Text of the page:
• Alternative ecosystems beyond Android and iOS emerge. New mobile platforms such as WeChat in China or Facebook Messenger in the US are quickly accumulating power as the owners of vast audiences and rich data about those consumers. In 2016, these ecosystems will grow as brands look to serve existing customers in context and developers flock to platforms with large audiences

With 78% of smartphones globally running on some version of Android in 2015, Google has the largest addressable mobile ecosystem. This won’t change in 2016. But Android’s fragmentation problem will grow worse as long as original equipment manufacturers and carriers are calling the shots. To combat it, expect Google to reset its Android One program and invest more in expanding its services to other platforms.

Due to exponential attacks, mobile security will extend to include user context. The number of malicious mobile security attacks will at least double from 2015, says the report. While these breaches won’t significantly affect consumer behaviors, businesses will still have to invest more to meet the level of risk they are seeing on a daily basis.

  • Mobile security vendors will expand to include operating system, user, application, and network contextual data to improve the user experience around security controls such as mobile authentication and authorization. For example, Risk and user behaviors embedded into mobile authentication technologies will allow mobile application single sign-on to emerge. The combination of fingerprint, voice, and facial recognition will augment passwords on mobile devices and enable new mobile payment use cases
  • Just 18% of companies surveyed are beyond mobile-first and using mobile to transform the entire customer experience. Next year, says the report, expect that more than 25% of companies will use mobile not as a channel, but as a fully integrated part of their overall strategy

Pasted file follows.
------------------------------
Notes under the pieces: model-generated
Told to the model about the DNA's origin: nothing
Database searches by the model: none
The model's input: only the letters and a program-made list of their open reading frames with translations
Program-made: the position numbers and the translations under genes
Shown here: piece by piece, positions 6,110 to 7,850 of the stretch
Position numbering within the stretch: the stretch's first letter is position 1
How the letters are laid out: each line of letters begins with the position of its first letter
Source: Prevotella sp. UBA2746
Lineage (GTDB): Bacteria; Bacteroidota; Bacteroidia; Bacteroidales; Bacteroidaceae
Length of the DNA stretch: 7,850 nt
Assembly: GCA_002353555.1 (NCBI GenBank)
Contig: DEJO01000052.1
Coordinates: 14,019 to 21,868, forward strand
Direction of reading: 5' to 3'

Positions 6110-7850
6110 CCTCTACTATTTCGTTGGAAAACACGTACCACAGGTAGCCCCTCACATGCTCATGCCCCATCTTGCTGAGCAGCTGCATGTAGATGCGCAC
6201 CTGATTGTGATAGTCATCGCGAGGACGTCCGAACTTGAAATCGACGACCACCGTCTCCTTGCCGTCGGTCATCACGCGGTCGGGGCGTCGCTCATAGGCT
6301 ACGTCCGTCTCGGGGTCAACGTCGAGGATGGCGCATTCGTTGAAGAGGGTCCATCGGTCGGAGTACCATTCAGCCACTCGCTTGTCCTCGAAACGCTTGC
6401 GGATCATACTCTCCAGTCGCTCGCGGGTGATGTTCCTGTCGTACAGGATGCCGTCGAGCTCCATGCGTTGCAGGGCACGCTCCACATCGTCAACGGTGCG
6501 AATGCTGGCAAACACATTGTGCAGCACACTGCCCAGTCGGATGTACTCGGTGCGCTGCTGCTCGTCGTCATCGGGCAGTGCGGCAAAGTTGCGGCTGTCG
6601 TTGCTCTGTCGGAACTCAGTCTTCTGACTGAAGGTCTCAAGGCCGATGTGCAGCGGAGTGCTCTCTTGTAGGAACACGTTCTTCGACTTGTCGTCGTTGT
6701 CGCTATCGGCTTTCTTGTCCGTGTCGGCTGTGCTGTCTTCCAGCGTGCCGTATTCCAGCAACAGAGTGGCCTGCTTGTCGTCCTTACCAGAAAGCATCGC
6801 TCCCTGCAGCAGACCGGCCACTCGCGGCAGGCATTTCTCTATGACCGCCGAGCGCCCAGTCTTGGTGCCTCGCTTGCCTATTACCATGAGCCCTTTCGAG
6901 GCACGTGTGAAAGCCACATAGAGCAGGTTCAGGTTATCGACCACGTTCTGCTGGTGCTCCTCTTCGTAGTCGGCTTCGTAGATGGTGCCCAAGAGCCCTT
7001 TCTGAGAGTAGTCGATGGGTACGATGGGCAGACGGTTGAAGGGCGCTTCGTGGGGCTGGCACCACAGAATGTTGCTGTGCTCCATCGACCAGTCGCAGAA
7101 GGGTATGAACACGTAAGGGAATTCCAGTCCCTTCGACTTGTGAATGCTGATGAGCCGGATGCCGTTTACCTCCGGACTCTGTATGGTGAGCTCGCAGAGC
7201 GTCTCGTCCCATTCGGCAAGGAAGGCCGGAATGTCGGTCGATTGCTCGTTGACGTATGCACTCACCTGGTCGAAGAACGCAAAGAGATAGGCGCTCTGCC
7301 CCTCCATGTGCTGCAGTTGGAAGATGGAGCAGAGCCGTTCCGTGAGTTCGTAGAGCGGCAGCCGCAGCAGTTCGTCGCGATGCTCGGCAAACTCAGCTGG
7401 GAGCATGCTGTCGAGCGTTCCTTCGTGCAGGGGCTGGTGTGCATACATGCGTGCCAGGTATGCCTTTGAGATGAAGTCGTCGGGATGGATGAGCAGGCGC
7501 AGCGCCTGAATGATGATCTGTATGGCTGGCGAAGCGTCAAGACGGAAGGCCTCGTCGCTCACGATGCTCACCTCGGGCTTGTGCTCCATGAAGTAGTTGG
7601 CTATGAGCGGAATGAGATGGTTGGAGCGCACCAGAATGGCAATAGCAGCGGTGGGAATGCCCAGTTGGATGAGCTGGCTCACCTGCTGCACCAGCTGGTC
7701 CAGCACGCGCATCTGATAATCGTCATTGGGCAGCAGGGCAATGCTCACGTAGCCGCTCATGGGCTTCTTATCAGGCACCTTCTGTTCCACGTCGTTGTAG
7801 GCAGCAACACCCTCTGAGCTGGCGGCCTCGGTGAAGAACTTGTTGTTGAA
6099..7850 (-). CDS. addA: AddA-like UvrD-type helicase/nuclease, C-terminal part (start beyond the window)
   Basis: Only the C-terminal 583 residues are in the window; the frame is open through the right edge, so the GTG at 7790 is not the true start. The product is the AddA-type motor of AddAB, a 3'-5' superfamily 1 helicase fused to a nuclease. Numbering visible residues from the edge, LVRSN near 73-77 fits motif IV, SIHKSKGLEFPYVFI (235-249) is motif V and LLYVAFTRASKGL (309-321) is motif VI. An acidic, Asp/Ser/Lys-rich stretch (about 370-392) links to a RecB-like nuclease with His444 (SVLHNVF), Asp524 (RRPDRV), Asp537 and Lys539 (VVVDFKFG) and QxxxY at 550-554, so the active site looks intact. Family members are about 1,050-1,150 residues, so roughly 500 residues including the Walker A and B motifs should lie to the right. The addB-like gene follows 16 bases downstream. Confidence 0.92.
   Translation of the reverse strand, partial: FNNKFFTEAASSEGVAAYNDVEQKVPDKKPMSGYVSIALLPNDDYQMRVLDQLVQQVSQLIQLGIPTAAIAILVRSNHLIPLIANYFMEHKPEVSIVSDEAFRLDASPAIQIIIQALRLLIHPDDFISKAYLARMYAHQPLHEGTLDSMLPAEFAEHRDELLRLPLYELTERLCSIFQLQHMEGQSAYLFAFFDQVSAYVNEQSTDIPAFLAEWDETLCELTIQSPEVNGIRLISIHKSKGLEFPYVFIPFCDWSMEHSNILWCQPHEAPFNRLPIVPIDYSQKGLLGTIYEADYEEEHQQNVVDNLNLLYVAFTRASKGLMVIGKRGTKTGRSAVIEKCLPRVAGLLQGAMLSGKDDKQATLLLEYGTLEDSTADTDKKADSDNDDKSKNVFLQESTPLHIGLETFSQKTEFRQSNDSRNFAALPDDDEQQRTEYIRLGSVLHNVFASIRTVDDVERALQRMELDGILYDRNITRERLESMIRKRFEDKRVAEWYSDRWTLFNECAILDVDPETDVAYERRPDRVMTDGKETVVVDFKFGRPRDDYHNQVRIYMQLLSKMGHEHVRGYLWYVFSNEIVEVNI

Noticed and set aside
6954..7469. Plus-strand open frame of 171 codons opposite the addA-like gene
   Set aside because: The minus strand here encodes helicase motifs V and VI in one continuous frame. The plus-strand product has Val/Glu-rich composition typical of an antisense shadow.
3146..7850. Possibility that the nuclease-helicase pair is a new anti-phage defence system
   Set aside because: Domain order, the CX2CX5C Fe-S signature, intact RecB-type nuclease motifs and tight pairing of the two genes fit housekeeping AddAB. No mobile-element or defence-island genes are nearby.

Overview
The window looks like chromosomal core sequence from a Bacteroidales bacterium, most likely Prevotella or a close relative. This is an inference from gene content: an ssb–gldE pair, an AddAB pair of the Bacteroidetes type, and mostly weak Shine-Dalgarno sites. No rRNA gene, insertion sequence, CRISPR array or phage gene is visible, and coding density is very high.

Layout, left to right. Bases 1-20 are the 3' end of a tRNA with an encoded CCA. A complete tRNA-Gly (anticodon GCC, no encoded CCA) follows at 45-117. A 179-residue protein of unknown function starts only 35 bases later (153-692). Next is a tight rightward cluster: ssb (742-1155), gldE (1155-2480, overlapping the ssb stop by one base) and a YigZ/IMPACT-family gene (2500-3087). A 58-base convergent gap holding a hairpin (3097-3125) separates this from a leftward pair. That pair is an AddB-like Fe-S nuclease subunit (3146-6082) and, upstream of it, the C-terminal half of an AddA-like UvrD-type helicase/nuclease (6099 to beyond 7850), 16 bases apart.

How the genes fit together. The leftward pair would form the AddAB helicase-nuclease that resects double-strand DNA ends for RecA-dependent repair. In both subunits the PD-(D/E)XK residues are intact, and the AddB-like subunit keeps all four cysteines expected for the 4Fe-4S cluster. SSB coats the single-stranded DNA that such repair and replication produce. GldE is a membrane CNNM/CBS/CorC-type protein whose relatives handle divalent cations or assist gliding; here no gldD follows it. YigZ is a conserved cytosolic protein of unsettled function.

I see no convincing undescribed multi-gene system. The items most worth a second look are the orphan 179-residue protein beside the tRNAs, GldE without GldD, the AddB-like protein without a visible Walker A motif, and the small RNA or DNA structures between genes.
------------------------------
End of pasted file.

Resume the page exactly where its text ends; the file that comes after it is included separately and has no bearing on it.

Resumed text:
The headlong rush to profit from the mobile mind shift has spawned an explosion of mobile specialists and mobile opportunists, all trying to convince business and technology decision-makers that they have the right approach. In 2016, the mobile bazaar will continue to grow even while consolidation occurs:

  • The battle for mobile moments drives acquisitions from Internet giants. Winning in your customers’ mobile moments demands both context and data and ownership of those moments. Acquisitions will help Internet giants expand their audience to reach new demographic segments, geographies, or markets
  • Enterprise mobile vendors consolidate. The mobile infrastructure services market is still quite fragmented with over 30 solutions. The convergence between mobile middleware and mobile back-end-as-a-service markets, coupled with the need to support front-end developers with application programming interface management
  • Big marketing tech vendors invest in mobile and automate it. Consumers string together a brand experience from moments that traverse channels and devices, and marketing tech stacks have to do the same. In 2016, marketing tech vendors will find themselves in an arms race to provide not just automation, but machine learning to derive insights from big data and campaign optimization. They will focus R&D on improved data management capabilities and predictive algorithms

Please look here for “Predictions 2016: The Mobile Revolution Accelerates” from Forrester Research, for additional material not included in this ResearchBrief.